The US Navy provides logistical support for the Saudi blockade of Yemen. US planes help Saudi bombers refuel. All the nations bombing Yemen are using US warplanes such as F-18 Hornets, US attack helicopters such as the Apache, and US bombs resupplied by US companies. US complicity is direct. US Special Forces help locate Houthi targets. The Green Berets also train Saudi forces in the war on Yemen. The US intelligence community also shares its knowledge on the Houthi with the Saudis.

These atrocities, and US involvement with them, became grave and troubling enough that the US Congress voted in April 2019 to end any US military support for the Saudis in the Yemen Civil War. The vote was 247-175 in favor in the House. In the Senate, the vote was 54-46, with seven Republicans voting against Trump.

It was the first time in history the War Powers Act, passed after Vietnam, was invoked to stop war. Trump, of course, vetoed it. There were not enough Republicans voting against these atrocities to overturn his veto. Trump’s excuses for vetoing were outright lies, claiming the US was not involved in the war and that Iran was behind the Houthis.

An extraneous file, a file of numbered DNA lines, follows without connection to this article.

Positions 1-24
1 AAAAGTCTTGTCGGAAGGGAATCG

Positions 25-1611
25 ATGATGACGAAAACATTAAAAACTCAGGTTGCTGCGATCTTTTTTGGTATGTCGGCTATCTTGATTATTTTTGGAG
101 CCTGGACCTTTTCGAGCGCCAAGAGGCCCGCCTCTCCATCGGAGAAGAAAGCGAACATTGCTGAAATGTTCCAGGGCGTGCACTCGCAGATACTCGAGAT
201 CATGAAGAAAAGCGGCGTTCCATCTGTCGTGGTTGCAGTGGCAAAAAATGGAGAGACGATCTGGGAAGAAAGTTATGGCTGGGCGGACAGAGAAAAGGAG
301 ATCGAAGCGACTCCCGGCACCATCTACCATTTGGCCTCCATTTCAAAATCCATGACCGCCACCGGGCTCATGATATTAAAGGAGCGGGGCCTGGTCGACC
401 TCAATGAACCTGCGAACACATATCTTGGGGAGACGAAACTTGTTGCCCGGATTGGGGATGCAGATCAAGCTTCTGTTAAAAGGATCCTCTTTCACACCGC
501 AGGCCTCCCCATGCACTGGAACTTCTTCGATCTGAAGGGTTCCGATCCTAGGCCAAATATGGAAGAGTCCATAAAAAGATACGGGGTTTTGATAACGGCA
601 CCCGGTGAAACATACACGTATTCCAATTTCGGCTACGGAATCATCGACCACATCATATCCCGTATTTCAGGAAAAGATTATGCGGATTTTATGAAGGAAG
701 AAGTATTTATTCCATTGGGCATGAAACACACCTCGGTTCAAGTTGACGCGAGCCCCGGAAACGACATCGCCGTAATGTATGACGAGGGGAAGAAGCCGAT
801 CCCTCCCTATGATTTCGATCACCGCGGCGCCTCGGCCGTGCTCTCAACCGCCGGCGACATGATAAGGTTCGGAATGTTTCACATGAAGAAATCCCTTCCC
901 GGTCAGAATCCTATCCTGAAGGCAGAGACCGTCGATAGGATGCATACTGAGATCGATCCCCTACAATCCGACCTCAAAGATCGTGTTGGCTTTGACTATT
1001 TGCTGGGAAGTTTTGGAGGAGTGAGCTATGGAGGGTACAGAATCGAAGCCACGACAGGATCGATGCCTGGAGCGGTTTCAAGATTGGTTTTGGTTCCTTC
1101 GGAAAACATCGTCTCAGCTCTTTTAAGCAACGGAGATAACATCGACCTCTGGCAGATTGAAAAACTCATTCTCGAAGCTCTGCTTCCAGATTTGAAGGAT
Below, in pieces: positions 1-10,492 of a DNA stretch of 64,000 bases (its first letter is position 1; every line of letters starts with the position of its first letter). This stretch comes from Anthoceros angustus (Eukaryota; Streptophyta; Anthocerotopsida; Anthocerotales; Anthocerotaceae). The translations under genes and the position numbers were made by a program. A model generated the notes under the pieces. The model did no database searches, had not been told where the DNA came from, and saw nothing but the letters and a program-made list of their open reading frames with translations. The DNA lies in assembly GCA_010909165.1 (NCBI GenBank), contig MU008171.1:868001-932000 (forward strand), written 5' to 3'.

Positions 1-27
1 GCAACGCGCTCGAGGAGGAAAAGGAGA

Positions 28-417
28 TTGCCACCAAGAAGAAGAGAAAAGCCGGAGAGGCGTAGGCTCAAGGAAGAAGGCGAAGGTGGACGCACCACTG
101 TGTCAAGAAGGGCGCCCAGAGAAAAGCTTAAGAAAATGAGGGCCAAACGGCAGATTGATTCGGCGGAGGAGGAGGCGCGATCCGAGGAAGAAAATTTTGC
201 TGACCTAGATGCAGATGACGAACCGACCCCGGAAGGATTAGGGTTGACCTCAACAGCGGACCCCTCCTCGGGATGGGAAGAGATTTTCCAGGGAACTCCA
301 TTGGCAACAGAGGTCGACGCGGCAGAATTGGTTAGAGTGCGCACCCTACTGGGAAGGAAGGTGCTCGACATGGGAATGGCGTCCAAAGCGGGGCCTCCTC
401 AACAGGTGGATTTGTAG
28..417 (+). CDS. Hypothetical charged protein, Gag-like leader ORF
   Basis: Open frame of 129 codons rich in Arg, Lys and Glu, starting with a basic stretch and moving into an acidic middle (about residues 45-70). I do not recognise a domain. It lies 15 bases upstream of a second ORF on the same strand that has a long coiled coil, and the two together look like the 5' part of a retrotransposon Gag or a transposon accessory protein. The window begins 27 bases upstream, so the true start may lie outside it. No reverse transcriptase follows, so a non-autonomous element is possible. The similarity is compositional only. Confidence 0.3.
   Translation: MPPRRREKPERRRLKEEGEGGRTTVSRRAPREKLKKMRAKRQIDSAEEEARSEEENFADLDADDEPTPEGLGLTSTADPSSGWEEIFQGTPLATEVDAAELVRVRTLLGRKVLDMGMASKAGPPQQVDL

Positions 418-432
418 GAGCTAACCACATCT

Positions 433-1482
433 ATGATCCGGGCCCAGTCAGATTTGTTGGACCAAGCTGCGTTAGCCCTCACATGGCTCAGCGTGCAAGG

Those praising Trump for his supposed anti intervention stance look more foolish than ever.


Al Carroll is Associate Professor of History at Northern Virginia Community College, a former Senior Fulbright Scholar in Indonesia, and author or editor of six history books and numerous articles for Beacon, Bristle, Counterpunch, History News Network, Indian Country Today, LA Progressive, Southwestern Historical Quarterly, Truth Out, Wall Street Examiner, and elsewhere. His next book is Trump’s Body Count: The Horrific Human Rights Record of America’s Third Worst President at Amazon .